Last week, the Trump Administration announced a significant policy that may affect many of the patients you serve—the Healthy Adult Opportunity (HAO). This new voluntary Medicaid initiative would provide states that choose to participate with more flexibility to serve a segment of their adult Medicaid population, while capping the total federal funding that is available.
For the last two years or so, the Centers for Medicare & Medicaid Services (CMS) Administrator Seema Verma has explored a specific way of controlling Medicaid spending—by transitioning the entitlement program into a “block grant” program. Block grant programs, such as the Temporary Assistance for Needy Families, or “welfare,” cap the amount of federal funding available to states to serve the eligible population.
Many patient advocates have pushed back against a block grant approach to Medicaid. Beyond the question of its legality, many feel that limiting federal funding for a vulnerable population could impact access to care and lead to poorer health outcomes.
The HAO initiative tries to address some of this criticism. First, it would only apply to adults under age 65 who are not eligible for Medicaid on the basis of disability or need for long-term care services (i.e. adults who are covered under the Affordable Care Act Medicaid expansion). Therefore, families and children who have traditionally been covered by Medicaid would not be affected. States would also have to cover all 10 essential health benefits, which include emergency services.
Under the HAO, states could choose one of two financing mechanisms—an aggregate spending cap or a per-capita spending cap. These caps would be determined based on historical spending for the state on the eligible population and updated by inflation. If states exceed the cap, they could not receive any additional federal funding. A state can be eligible to share in some of the savings it achieves with the federal government if it comes below the spending target. In order to receive shared savings, a state would need to meet certain quality metrics. States would also have to report quarterly on a set of continuous CMS performance indicators that are intended to reflect whether access to care has been impacted. One of these performance indicators is “total emergency department visits per month, including for non-emergency reasons, which can be an indicator of poor primary care access.”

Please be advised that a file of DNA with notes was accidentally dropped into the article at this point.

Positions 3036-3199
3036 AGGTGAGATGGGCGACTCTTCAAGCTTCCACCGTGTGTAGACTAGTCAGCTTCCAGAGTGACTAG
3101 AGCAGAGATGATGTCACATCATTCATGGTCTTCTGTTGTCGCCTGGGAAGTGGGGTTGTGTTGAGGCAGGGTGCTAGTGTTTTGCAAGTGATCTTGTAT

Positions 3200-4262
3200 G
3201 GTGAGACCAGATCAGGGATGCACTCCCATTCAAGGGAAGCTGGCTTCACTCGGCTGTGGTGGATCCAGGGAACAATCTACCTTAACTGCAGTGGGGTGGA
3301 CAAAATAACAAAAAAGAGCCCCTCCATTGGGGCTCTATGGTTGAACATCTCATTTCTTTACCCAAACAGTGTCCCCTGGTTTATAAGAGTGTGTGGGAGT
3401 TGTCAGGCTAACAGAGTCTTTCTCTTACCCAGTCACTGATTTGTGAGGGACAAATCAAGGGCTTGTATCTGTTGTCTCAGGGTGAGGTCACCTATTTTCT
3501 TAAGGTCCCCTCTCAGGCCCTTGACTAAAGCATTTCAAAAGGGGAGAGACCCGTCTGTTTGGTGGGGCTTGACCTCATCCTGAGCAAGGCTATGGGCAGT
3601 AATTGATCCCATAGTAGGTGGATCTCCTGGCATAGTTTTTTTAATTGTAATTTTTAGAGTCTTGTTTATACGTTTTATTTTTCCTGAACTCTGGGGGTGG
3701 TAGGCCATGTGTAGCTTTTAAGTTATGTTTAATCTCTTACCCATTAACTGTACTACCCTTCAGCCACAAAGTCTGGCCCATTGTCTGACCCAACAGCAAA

Overall, ACEP believes the HAO initiative could negatively impact patients’ access to care since it may leave states without sufficient resources to meet the needs of those most vulnerable in our communities. We have put out a press release expressing our concern with the initiative. You may have also seen another powerful response from a member of the emergency medicine community. The day the HAO was launched, Dr. Rob Davidson, an emergency physician practicing in western Michigan, confronted Vice President Mike Pence about the policy, specifically asking the Vice President how it may affect the patients he treats in his emergency department.
We also feel that there are better ways of controlling Medicaid spending and improving quality. As I have wrote about previously, the Acute Unscheduled Care Model (AUCM)— the alternative payment model developed by ACEP— is an excellent framework that state Medicaid agencies could pursue for emergency medicine as they continue to explore potential value-based payment approaches.
Finally, I want to reiterate that the HAO is a voluntary demonstration program and states will have to actively apply. Since the HAO allows states to individually tailor the program, it’s very difficult to predict exactly how access to care may be impacted. Some states could potentially use this initiative as a means to expand their Medicaid populations to cover adults. The Governor of Oklahoma has already announced his intention to apply for the initiative, and we will keep our eye out for others.
Until next week, this is Jeffrey saying, enjoy reading regs with your eggs!